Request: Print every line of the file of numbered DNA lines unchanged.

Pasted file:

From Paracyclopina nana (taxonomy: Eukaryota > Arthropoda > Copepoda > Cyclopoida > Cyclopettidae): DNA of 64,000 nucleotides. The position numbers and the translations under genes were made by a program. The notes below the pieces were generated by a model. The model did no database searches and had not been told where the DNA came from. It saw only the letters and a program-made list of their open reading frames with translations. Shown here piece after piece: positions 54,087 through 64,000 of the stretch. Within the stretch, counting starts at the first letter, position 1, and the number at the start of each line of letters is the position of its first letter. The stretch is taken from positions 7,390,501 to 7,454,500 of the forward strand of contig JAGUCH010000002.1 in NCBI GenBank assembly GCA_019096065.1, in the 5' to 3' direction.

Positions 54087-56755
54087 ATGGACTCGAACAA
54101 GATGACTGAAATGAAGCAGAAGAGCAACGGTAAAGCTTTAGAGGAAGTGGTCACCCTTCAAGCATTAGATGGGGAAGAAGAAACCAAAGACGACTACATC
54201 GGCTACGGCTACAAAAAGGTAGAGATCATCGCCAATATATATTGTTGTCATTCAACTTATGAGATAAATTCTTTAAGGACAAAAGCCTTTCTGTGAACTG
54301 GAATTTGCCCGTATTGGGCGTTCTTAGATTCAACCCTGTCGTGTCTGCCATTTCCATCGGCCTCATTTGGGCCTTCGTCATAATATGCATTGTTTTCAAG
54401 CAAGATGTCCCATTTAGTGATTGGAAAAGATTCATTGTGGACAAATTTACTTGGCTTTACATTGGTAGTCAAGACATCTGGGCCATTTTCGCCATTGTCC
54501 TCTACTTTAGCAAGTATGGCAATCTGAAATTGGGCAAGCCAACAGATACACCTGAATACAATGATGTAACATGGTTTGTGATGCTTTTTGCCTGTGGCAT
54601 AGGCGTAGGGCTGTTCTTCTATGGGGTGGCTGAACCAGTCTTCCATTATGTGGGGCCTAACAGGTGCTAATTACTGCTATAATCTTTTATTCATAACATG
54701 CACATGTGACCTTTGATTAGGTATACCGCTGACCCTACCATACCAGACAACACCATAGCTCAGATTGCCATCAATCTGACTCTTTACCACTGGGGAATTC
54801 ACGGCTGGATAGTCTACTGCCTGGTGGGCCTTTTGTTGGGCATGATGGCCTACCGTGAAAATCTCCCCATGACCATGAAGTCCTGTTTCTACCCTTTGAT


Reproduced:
From Paracyclopina nana (taxonomy: Eukaryota > Arthropoda > Copepoda > Cyclopoida > Cyclopettidae): DNA of 64,000 nucleotides. The position numbers and the translations under genes were made by a program. The notes below the pieces were generated by a model. The model did no database searches and had not been told where the DNA came from. It saw only the letters and a program-made list of their open reading frames with translations. Shown here piece after piece: positions 54,087 through 64,000 of the stretch. Within the stretch, counting starts at the first letter, position 1, and the number at the start of each line of letters is the position of its first letter. The stretch is taken from positions 7,390,501 to 7,454,500 of the forward strand of contig JAGUCH010000002.1 in NCBI GenBank assembly GCA_019096065.1, in the 5' to 3' direction.

Positions 54087-56755
54087 ATGGACTCGAACAA
54101 GATGACTGAAATGAAGCAGAAGAGCAACGGTAAAGCTTTAGAGGAAGTGGTCACCCTTCAAGCATTAGATGGGGAAGAAGAAACCAAAGACGACTACATC
54201 GGCTACGGCTACAAAAAGGTAGAGATCATCGCCAATATATATTGTTGTCATTCAACTTATGAGATAAATTCTTTAAGGACAAAAGCCTTTCTGTGAACTG
54301 GAATTTGCCCGTATTGGGCGTTCTTAGATTCAACCCTGTCGTGTCTGCCATTTCCATCGGCCTCATTTGGGCCTTCGTCATAATATGCATTGTTTTCAAG
54401 CAAGATGTCCCATTTAGTGATTGGAAAAGATTCATTGTGGACAAATTTACTTGGCTTTACATTGGTAGTCAAGACATCTGGGCCATTTTCGCCATTGTCC
54501 TCTACTTTAGCAAGTATGGCAATCTGAAATTGGGCAAGCCAACAGATACACCTGAATACAATGATGTAACATGGTTTGTGATGCTTTTTGCCTGTGGCAT
54601 AGGCGTAGGGCTGTTCTTCTATGGGGTGGCTGAACCAGTCTTCCATTATGTGGGGCCTAACAGGTGCTAATTACTGCTATAATCTTTTATTCATAACATG
54701 CACATGTGACCTTTGATTAGGTATACCGCTGACCCTACCATACCAGACAACACCATAGCTCAGATTGCCATCAATCTGACTCTTTACCACTGGGGAATTC
54801 ACGGCTGGATAGTCTACTGCCTGGTGGGCCTTTTGTTGGGCATGATGGCCTACCGTGAAAATCTCCCCATGACCATGAAGTCCTGTTTCTACCCTTTGAT